American Alpine Jounrna and Accidents in North American Climbing

North America, United States, Washington-Cascade Mountains, Mount Goode, Northeast Buttress, First Winter Ascent

  • Climbs And Expeditions
  • Climb Year:
  • Publication Year: 1985

Mount Goode, Northeast Buttress, First Winter Ascent. On February 26 Cliff Courtney dropped Steve Mazzioli and me at the end of the plowed Stehekin River road, where we began the ski-in to Goode. Three days later we reached the valley beneath the peak. On March 1 we skied up a huge avalanche slope to the highest clump of trees below Goode Glacier. Our suspicions about the slope were confirmed that night as we were awakened by the blast of an avalanche wiping out a big portion of our tracks, spreading debris within a few hundred yards of the creek. On March 2 we spent the day in the tent, waiting out a storm. The next morning was clear, an airflow from the northwest indicating a high pressure cell off Vancouver Island—ideal winter weather in the North Cascades. After four hours of laborious skiing, we started up steep ice gullies to the west of the “elegant and unmistakable” buttress, third-classing up 70° bulges as spindrift slides broke over us. We. diagonaled left over steep, icy snow to the ridgecrest, where Steve led a hard mixed pitch up and around the comer. We continued up the east side of the rib, digging and wallowing up steep snow flutings. At the base of a rock barrier we dug a snow cave. The next morning, we turned the rock step on the east, then climbed to a steep mixed wall near the buttress edge. I led a hard pitch directly up the slabby crest to an icy ledge. Steve led through up mixed ground to a strenuous vertical dihedral. We climbed a wide water-ice gully to the right of the buttress for several hundred feet, then rejoined the buttress as it faded into the summit mass. We traversed the north side of the summit, and reached the top at four P.M. The established routes were evidently poor choices for descents, and Steve suggested we descend directly down the north face, following gullies between the buttress and northeast-face route. Conditions were perfect for descent, and we were within a few hundred feet of the bergschrund at dark. We dug an ample snow cave and celebrated until very late. In the morning we rappelled once and skied to the creek. On March 6 we rose early, aware that we were due in Stehekin that night. We skied fifteen miles to the end of the plowed road, then staggered on foot for six more miles, where the Stehekin Tuesday Night Ladies Bridge Club picked us up and gave us a ride to the boat dock.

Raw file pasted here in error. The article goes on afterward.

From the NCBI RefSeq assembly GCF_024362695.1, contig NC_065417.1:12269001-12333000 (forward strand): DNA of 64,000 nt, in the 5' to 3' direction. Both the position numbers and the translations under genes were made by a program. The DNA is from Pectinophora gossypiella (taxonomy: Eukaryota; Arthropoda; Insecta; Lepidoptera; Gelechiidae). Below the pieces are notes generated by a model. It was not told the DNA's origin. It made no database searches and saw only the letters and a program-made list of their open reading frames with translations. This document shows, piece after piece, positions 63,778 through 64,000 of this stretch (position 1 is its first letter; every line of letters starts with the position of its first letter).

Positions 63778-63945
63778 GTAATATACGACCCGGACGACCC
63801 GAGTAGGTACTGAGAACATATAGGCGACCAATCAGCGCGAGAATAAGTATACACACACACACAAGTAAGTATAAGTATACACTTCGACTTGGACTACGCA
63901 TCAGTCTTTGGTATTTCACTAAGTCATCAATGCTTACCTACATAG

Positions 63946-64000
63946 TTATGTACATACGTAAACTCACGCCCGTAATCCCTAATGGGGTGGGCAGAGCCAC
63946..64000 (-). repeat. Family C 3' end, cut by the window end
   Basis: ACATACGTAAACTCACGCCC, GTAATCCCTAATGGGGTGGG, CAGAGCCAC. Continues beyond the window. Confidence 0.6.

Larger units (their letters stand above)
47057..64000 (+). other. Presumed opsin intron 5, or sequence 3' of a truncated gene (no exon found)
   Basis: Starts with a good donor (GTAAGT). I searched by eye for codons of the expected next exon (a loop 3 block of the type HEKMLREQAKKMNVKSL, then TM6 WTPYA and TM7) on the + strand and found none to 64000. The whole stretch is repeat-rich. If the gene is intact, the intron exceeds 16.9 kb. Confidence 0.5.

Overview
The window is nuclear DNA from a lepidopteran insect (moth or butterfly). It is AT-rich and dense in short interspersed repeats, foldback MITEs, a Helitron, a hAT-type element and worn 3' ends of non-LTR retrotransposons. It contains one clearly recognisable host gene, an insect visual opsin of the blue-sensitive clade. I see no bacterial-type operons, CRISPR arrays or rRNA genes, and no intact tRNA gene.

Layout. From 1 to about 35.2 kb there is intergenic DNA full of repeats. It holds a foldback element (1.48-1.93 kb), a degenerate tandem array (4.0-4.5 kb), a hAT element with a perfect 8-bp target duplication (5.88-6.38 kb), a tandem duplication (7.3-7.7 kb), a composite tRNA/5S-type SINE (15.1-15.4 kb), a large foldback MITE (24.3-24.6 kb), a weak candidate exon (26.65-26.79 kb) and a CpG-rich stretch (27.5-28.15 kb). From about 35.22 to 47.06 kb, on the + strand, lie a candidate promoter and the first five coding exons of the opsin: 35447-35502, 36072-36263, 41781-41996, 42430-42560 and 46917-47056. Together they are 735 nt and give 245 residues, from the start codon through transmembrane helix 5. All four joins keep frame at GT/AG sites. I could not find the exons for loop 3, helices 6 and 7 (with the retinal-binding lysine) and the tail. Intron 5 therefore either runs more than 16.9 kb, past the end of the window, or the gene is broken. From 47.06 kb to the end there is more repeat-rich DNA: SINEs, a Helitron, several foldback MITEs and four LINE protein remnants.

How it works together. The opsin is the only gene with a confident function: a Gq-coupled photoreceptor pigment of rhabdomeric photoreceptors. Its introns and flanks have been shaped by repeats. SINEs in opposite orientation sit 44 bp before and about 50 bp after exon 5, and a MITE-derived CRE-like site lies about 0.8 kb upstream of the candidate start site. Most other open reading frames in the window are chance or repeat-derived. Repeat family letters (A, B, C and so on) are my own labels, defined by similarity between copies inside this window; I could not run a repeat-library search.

William Pilling

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